Ever since my fit tip, of several weeks ago, on the pain relieving benefits of gin soaked raisins, I have paid more attention to other foods that either by folk medicine reputation, or by proven science, tout the ability to relieve pain.
Botanist James A. Duke, PhD, and author of The Green Pharmacy Guide to Healing Foods. says, “Almost always, if we find pharmaceuticals doing the trick (that is relieving pain), we’ll find a plant doing the same trick − and doing it more safely.”
Essential to good health, especially women’s wellness, cholesterol should not be something that is feared and revered when eating a nutritious diet. It is a naturally occurring product found in the body which is made by the liver. It is vital to normal cell function and is the parent molecule for such major hormones as estrogen, progesterone and testosterone. It is critical to the immune system and the brain. Even if you did not consume any cholesterol at all, you would still find it present in your body. Your diet is actually secondary when it comes to looking at cholesterol levels, but this is often ignored by doctors.
DID YOU KNOW
Chocolate is made from plants, which means it contains many of the health benefits of dark vegetables. These benefits are from flavonoids, which act as antioxidants. Antioxidants protect the body from aging caused by free radicals, which can cause damage that leads to heart disease. Dark chocolate contains a large number of antioxidants (nearly 8 times the number found in strawberries). Flavonoids also help relax blood pressure through the production of nitric oxide, and balance certain hormones in the body.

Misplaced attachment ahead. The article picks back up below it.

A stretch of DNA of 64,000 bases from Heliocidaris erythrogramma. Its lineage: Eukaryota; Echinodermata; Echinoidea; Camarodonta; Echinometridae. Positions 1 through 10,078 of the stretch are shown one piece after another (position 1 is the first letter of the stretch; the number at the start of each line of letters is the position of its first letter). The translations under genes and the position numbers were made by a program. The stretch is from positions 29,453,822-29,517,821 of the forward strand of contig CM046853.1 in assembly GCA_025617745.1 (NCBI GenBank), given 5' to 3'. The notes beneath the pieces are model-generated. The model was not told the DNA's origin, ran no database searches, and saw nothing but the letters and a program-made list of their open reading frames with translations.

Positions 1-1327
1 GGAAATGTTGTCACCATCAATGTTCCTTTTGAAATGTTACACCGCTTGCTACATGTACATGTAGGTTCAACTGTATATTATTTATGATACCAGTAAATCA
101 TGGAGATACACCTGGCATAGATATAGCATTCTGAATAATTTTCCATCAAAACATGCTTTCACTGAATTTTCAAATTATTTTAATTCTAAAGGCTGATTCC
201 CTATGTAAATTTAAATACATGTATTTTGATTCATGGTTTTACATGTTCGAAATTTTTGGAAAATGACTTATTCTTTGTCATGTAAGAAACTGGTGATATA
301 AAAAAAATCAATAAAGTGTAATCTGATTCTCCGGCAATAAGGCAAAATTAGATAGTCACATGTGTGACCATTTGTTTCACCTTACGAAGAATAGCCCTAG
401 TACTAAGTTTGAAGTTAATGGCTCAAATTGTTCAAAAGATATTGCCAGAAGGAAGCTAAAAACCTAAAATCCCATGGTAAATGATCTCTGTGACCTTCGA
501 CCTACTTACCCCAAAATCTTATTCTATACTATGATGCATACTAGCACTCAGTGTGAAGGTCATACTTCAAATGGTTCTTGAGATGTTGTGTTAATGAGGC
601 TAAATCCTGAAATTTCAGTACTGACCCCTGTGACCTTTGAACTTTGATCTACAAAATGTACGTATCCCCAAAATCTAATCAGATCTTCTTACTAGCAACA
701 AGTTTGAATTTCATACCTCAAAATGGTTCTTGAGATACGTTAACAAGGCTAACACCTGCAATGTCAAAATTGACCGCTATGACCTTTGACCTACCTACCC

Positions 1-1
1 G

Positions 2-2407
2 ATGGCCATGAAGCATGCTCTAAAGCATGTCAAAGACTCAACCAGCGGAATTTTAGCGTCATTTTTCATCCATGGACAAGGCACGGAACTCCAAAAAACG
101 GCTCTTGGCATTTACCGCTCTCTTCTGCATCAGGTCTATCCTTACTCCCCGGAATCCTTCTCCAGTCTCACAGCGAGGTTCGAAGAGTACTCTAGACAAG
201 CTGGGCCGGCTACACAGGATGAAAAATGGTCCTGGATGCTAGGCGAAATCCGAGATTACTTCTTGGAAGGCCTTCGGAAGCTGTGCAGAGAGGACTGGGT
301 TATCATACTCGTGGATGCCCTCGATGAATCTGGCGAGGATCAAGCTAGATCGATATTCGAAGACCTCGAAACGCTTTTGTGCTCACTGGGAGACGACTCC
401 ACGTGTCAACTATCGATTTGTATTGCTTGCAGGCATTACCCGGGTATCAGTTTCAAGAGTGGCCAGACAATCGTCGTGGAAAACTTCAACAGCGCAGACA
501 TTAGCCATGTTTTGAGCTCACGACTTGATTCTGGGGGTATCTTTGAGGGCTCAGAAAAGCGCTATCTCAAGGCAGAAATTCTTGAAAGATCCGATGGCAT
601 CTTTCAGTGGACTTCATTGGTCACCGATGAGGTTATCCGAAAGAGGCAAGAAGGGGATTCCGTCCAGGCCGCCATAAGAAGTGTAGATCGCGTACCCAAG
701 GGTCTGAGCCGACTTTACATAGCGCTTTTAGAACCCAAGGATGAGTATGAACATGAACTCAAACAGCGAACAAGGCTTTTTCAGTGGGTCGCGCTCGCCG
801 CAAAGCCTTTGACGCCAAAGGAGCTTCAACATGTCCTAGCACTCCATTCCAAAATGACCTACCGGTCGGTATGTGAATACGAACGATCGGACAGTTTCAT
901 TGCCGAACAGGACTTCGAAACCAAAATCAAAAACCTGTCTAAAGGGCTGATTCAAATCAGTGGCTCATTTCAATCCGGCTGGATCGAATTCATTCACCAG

There’s a reason you’re confused. Years ago, butter was a no-no. Vegetable-oil-based margarines surged in popularity as doctors began to understand the dangers of saturated fat. But the butter-versus-margarine debate is a slippery subject. Some margarines have unhealthy Tran’s fats, while others have confusing health claims. Meanwhile, some say butter is an “all-natural” choice.
DID YOU KNOW?
At the turn of the century, folk medicine was viewed as a practice used by poverty stricken communities and quacks. However the rejection of synthetic or biomedical products has become a growing trend in Western society and allowed for a rise in the demand for natural medicines. When less developed countries are taken into account it is estimated that over 50% of the world’s population relies on folk medicine practices. The prevalence of folk medicine in certain areas of the world will vary based on cultural norms. Chinese herbology, for instance, has very much taken traction in the NY area. Much of today’s modern medicine though is previously based on plants that had been long used in folk medicine.